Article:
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Much ado about nothing over Kaberle

Nicholas J. Cotsonika
Yahoo Sports

In the end, after so much talk about a potential trade, there wasn't much talk about an actual trade.

The Toronto Maple Leafs' hockey operations people held a conference call Sunday to discuss their options regarding defenseman Tomas Kaberle(notes). "We did debate," Leafs general manager Brian Burke said. "We didn't have to spend a lot of time on anything that was presented."

Burke communicated with Kaberle's agent, Rick Curran, briefly about 11 p.m., an hour before Kaberle's no-trade clause would take effect again. Burke suggested to Curran he didn't think anything would happen.

Nothing did, and when Kaberle woke up Monday at home in the Czech Republic, he was happy to know he would return for a 12th season in Toronto, the only NHL home he has ever known.

"He was relieved that he didn't find himself having to rush into Toronto and sell his place and be ready to travel en route to somewhere, when he didn't know where that somewhere was going to be when he went to bed last night," Curran said. "He's glad that he's still a Leaf."

That is the most amazing part of all this. Kaberle is glad he's still a Leaf.

The soap opera is far from finished. The first time Kaberle meets the media upon his return to Toronto, he will have to answer questions about this summer saga. Trade talk will continue to swirl, even though Burke says he always will honor a no-trade clause and Kaberle always has been uninterested in waiving his. Then there will be the monitoring of his contract situation with only one year remaining on his deal.

But what else is new?

"Quite frankly, I don't think Tomas has any challenges," Curran said. "I mean, it's not like it just happened. It's been going on for a while, and Tomas has had to address it physically and emotionally and has all along, and he's been fine. So he'll continue to do the same, and he'll continue to approach the game as he has all along."

Kaberle remains interested in talking to the Leafs about an extension, and Burke said he plans on talking to him about one "at the appropriate time," though "there is no rush on that."

"Can we afford another high-quality offensive defenseman who's a fitness freak and a good guy?" Burke said. "Yes. We can afford him."

That might seem hard to believe, considering how the Leafs have been fielding offers for Kaberle and have so much on defense already. They have almost $28 million of cap space allocated to Kaberle, Dion Phaneuf(notes), Francois Beauchemin(notes), Mike Komisarek(notes), Luke Schenn(notes), Carl Gunnarsson(notes), Jeff Finger(notes) and Brett Lebda(notes). Kaberle accounts for only $4.25 million of that, and you can expect he'll want a raise. (Think Burke will give him a no-trade clause like his predecessor, John Ferguson Jr., did?)

But Burke points to the structure of Kaberle's no-trade clause as the reason for all the drama and denies the Leafs wanted to get rid of him. Kaberle's contract gave the Leafs a window to trade him between the draft and Aug. 15 if they didn't make the playoffs. In that window, Kaberle was like any other player. Burke received offers for others, but they weren't talked about nearly as much because there was no deadline.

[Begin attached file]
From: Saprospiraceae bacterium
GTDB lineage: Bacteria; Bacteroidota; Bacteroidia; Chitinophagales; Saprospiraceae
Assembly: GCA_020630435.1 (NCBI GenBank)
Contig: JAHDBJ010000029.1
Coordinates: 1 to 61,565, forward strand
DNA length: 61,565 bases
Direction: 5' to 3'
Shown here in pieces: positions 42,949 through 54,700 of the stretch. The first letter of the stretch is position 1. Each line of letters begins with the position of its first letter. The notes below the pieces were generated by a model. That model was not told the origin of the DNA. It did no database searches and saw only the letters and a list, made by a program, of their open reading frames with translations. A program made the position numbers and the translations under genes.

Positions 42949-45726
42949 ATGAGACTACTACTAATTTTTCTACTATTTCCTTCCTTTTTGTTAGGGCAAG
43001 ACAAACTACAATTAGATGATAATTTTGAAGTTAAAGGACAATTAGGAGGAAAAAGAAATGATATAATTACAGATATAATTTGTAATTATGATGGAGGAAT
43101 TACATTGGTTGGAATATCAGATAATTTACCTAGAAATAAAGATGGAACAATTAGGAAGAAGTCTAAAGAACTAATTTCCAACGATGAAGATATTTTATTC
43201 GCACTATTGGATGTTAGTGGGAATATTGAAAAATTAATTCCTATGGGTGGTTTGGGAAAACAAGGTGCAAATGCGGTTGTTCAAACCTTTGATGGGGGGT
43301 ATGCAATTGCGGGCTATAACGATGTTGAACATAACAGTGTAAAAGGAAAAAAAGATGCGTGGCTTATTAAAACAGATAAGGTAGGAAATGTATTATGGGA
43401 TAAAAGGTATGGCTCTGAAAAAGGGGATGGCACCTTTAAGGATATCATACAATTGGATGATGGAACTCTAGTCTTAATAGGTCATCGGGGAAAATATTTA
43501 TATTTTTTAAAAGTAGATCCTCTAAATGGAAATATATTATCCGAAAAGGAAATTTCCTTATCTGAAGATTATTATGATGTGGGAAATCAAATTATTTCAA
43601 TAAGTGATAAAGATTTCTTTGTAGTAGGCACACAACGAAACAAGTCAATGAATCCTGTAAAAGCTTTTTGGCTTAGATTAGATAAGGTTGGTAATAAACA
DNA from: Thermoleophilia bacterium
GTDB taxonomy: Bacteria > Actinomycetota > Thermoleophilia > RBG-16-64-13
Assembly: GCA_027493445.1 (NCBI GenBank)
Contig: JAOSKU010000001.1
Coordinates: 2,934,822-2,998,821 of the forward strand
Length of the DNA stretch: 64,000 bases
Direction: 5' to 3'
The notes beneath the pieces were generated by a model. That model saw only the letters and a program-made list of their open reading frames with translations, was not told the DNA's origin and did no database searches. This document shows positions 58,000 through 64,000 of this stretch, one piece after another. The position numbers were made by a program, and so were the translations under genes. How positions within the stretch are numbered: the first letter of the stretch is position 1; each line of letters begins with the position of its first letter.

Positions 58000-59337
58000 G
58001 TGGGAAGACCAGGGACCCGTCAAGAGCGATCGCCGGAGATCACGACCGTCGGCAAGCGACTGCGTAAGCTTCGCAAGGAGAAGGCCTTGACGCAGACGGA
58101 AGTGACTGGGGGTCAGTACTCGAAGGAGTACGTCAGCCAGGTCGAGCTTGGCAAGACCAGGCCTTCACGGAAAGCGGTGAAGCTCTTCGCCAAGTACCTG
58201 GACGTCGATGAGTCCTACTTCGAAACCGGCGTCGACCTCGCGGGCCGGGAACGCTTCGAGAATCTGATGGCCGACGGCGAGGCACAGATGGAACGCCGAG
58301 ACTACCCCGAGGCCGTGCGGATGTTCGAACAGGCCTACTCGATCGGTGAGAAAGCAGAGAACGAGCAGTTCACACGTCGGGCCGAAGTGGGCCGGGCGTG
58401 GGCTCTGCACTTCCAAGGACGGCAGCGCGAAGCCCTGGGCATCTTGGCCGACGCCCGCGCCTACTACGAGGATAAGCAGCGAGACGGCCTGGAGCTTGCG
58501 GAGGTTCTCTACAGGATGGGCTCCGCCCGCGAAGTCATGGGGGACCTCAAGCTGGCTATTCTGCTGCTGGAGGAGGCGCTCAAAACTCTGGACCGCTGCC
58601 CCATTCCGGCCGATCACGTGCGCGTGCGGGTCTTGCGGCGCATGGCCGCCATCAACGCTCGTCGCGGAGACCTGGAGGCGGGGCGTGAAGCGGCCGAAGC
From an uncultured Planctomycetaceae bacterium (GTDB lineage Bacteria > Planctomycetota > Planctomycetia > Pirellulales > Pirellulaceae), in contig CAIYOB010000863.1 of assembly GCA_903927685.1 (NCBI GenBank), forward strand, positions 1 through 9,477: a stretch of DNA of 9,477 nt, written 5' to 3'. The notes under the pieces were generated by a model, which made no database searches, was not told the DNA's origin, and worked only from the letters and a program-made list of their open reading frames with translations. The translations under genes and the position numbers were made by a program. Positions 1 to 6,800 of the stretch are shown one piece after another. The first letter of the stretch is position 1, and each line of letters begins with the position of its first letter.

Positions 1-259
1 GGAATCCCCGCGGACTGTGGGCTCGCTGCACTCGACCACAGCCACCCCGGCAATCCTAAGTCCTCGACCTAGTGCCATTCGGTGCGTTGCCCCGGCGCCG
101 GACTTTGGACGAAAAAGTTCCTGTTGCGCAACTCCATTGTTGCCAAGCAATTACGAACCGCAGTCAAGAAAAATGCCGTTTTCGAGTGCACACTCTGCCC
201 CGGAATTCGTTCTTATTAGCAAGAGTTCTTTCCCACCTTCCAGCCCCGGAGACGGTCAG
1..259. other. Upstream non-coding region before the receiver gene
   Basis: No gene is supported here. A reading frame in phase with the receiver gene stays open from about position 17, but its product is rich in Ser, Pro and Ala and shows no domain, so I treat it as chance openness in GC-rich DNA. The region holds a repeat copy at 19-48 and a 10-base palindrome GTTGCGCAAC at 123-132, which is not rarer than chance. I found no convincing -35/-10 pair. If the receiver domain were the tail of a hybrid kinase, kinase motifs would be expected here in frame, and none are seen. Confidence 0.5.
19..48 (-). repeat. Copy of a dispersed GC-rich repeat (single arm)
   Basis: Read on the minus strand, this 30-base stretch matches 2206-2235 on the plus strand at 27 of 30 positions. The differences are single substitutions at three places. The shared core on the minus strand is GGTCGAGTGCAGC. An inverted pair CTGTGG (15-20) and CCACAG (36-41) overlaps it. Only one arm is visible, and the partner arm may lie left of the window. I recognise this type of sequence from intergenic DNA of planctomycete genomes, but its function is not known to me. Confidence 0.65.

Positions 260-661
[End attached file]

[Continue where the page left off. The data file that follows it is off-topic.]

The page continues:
"All I've done is answer questions about Tomas Kaberle for six weeks," Burke said. "I'm sure he's glad that that part's over. Not once did I stand up and say, ‘Let's talk about Tomas Kaberle.' The media said, ‘What's going on?' "

Kaberle seemed like a good bargaining chip for the Leafs to acquire a forward with size and scoring ability. But there were several headwinds holding up a trade. Kaberle had only one year left on his contract – and the Leafs never gave another team permission to talk to Kaberle about an extension – making him essentially a long-term rental. The Ilya Kovalchuk(notes) situation caused uncertainty in the market. Many teams were up against either the salary cap or their own budgets.

"We didn't feel we received an offer that made sense, that reflected Tomas' value," Burke said. "In my mind, the number of teams that have cap difficulty right now, it confused the issue. There were a couple other things that confused the issue. As I said when this process began, this is a player we're happy to keep."

Kaberle is a good player. He is not a physical, shutdown presence in his own zone, but he is a smart puck-mover. You can play that style effectively well past Kaberle's age (32). And if you're thin up front, as the Leafs are, you'd better be deep on the back end. Burke considers the Leafs' defense corps the best in the NHL from top to bottom.

"I keep telling people this: How many defensemen do you think we went through the year we won the Cup in Anaheim?" said Burke, the Ducks' GM when they won it all in 2007. "You need double digits. You don't need seven. You don't need eight. You need double digits.

"Now, I'm not saying this team's going to take a run to the finals. I'm just saying, our plan is to make the playoffs. That's our goal. You need eight defensemen minimum to do that. Most teams go through nine, and a lot of teams get to double digits.

"We do not have extra defensemen right now. We may not be able to dress them all for opening night."

The Leafs have bigger issues than that.